No really, what does umbers mean?
November 20, 2014 3:36 PM   Subscribe

Basically Nora Reed's unanswered question in this comment from two years ago: what is the etymology of 'umbers', in the New Mexican idiolect? Will also accept explanations of 'a la v[e|ay]'. At some point I was told it was a not super minced version of something really profane, and I've never been able to work out what.
posted by PMdixon to Writing & Language (8 answers total) 6 users marked this as a favorite
 
"A la ve..." sounds like a la verga, which roughly means "fuck it", or "go fuck [it][your]self". Verga is a very vulgar way to say penis in Spanish. You can hear it, uncensored, in the same video.
posted by clearlydemon at 4:14 PM on November 20, 2014


Growing up in Southern/Central New Mexico I heard both "a la vey" and "a la verga," so it's totally possible they are related.

"Umbers" was pronounced more like "ommmmberrrrssssss" but I'm afraid I don't know anything about the etymology. I feel like I mostly heard it from little kids watching other little kids getting in trouble or getting caught for something. Kind of a "she's gonna get it" thing.
posted by pocketfullofrye at 5:50 PM on November 20, 2014 [1 favorite]


So like 'oo-maaaaaah'? (Or do only Aussies say that?)
posted by obiwanwasabi at 6:09 PM on November 20, 2014


I don't know if it's only Aussies, but we don't say "oo-maaaaah" in the States. When kids get in trouble, their classmate/playmates go "awwwww" or "oooooo" on a steadily rising pitch, like a car engine accelerating.

The pronunciation given by pocketfullofrye makes me think of the word "hombre", meaning man, or in this case, more like "dude!" I remember saying it a bunch when I was in Spain, in exactly that drawn-out way when someone had done something ridiculous (also, the associated "chiquillo!!!!" in exactly that same intonation, for the kids in my elementary school who wouldn't stop acting up).

So maybe a corruption of "hombre"?
posted by chainsofreedom at 7:04 PM on November 20, 2014 [2 favorites]


I've never received a good answer for this either. I've only heard it in New Mexico, and only in families of long-time residents who have lived here for generations.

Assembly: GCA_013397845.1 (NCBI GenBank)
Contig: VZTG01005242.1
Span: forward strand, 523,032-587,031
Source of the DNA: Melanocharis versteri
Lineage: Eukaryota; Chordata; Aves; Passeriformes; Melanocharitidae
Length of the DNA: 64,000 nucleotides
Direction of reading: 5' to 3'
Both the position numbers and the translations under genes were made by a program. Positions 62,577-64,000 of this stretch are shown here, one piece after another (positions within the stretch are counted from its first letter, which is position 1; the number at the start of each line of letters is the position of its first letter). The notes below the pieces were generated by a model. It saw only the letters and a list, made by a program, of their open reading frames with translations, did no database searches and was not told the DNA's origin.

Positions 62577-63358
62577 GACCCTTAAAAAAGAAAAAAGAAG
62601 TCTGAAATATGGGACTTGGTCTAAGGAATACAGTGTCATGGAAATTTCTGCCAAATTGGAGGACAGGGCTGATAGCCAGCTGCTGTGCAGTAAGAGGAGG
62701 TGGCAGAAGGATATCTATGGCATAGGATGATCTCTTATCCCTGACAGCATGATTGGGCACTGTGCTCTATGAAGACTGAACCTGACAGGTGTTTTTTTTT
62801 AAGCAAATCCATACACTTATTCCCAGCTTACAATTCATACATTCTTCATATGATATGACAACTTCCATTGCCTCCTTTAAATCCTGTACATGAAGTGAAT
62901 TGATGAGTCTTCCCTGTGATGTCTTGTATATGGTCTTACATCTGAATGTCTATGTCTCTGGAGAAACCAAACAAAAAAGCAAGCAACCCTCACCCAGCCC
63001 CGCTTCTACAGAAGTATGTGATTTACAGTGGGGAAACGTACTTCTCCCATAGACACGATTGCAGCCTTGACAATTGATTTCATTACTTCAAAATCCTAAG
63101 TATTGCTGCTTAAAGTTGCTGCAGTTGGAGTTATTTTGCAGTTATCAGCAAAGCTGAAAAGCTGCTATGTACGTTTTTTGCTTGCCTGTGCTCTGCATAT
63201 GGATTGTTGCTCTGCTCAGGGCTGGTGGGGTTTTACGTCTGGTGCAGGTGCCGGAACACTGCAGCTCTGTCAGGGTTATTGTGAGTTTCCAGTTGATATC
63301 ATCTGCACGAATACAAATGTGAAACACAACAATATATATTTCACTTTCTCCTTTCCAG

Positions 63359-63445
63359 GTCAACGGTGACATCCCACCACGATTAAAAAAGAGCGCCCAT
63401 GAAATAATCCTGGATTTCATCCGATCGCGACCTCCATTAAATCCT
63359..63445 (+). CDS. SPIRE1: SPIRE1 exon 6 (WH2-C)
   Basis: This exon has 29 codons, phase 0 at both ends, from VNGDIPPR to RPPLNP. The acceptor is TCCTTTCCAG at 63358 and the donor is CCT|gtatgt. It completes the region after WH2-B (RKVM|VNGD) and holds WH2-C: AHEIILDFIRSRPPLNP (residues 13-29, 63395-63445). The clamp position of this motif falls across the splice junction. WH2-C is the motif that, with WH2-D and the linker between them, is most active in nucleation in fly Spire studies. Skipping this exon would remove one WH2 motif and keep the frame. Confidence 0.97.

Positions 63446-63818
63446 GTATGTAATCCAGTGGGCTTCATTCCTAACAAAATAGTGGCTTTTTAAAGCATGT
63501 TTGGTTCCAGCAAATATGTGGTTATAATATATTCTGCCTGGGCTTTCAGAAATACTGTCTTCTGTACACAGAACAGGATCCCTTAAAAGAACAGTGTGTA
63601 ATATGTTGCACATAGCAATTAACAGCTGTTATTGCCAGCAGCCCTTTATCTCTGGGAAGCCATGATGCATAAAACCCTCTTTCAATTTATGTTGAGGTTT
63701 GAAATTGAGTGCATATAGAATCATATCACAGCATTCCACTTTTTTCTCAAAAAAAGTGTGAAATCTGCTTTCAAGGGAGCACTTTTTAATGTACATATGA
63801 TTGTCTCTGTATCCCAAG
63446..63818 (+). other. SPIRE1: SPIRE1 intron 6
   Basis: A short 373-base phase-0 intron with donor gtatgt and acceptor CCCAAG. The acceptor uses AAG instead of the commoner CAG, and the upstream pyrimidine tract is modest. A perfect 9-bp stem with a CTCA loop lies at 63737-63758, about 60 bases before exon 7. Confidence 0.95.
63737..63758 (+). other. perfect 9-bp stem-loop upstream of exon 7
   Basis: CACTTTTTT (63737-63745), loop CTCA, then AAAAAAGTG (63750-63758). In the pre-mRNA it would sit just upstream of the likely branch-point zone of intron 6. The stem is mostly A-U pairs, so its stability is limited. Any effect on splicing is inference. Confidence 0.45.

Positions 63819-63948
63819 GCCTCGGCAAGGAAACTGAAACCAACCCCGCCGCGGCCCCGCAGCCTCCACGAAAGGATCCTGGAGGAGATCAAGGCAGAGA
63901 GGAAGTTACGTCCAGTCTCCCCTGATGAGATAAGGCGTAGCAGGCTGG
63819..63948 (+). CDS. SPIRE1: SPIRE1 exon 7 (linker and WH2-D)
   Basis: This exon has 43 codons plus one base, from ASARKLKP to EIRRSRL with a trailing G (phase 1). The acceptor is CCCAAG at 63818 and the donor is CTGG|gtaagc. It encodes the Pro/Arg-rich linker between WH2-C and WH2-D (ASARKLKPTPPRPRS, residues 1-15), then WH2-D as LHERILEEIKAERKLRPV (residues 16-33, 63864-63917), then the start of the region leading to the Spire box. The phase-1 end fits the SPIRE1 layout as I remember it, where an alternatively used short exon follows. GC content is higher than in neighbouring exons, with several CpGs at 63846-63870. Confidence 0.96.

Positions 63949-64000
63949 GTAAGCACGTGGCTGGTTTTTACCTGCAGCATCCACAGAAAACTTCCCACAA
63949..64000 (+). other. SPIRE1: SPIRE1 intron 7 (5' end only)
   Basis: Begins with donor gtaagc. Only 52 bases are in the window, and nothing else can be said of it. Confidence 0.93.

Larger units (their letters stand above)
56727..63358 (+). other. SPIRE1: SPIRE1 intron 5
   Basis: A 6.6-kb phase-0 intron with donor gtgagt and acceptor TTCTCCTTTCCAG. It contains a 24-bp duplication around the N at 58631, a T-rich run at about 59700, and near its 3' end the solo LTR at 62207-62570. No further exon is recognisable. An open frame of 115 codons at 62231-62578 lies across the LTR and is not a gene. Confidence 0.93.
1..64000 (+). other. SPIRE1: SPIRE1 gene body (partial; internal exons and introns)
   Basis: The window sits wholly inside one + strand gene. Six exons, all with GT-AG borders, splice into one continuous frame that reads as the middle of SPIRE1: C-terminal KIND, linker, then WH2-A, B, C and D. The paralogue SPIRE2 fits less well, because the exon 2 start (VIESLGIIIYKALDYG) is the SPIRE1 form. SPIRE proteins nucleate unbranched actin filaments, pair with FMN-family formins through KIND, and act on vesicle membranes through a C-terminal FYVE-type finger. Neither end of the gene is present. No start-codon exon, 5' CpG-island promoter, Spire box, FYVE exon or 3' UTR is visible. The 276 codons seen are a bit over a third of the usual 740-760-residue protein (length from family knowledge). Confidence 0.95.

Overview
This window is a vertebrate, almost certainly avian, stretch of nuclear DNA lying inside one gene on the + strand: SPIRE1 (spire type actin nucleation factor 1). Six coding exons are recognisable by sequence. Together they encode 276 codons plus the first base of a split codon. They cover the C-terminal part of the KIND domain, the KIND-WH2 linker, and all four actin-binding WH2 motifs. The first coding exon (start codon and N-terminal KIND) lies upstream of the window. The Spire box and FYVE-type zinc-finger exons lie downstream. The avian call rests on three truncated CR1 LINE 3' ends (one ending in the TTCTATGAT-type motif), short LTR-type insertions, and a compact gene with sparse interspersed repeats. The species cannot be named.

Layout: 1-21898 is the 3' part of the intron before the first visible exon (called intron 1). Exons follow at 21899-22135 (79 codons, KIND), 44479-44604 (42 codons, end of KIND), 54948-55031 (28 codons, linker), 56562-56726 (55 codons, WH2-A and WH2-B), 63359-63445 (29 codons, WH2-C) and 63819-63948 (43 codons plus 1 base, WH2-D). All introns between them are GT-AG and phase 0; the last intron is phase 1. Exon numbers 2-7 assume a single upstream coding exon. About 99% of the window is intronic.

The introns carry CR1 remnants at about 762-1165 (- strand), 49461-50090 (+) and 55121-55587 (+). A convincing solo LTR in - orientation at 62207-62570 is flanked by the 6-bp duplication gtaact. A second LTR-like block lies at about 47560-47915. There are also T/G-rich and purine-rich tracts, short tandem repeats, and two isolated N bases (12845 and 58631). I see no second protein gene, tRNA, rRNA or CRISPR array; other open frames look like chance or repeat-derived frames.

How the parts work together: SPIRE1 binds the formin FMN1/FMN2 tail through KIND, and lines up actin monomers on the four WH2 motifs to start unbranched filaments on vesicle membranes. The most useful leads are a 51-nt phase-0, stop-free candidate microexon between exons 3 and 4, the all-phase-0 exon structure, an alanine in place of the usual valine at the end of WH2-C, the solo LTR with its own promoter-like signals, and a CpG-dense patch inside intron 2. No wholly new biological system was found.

I think of it as a I've also heard "umbers" pronounced more like "Umbers" as "ommmmberrrrssssss," used in that "you're gonna be in trouble" way.
posted by answergrape at 7:35 PM on November 20, 2014


I think chainsoffreedom is probably right. I live in a spanish-speaking country and I hear "hoooooommmbre" in just that tone, for exactly that kind of situation, on a daily basis. (Also, "tiiiiiooooooooo".) I vote for corruption of "hombre".
posted by lollymccatburglar at 2:43 AM on November 21, 2014


"Umbers" was pronounced more like "ommmmberrrrssssss" but I'm afraid I don't know anything about the etymology. I feel like I mostly heard it from little kids watching other little kids getting in trouble or getting caught for something.

Kids said this to each other all the time in Wyoming when I was a kid there many years ago. So it's definitely not specific to New Mexico. It was always used to mean something like "You're gonna get in trouble!"
posted by Librarypt at 7:57 AM on November 21, 2014 [1 favorite]


Yeah it's definitely "ooOmmmMMMBERRRs" with a very definite sing songy intonation but that was the spelling in the jumping off comment. It probably is "hombre" + baby talk but it'd be cool if anyone had something more than folk linguistics to back that up.

Didn't even occur to me that "ve" = "v" as a straight up first letter abbreviation. "A la verga" totally makes sense as the profane original.
posted by PMdixon at 8:15 AM on November 21, 2014


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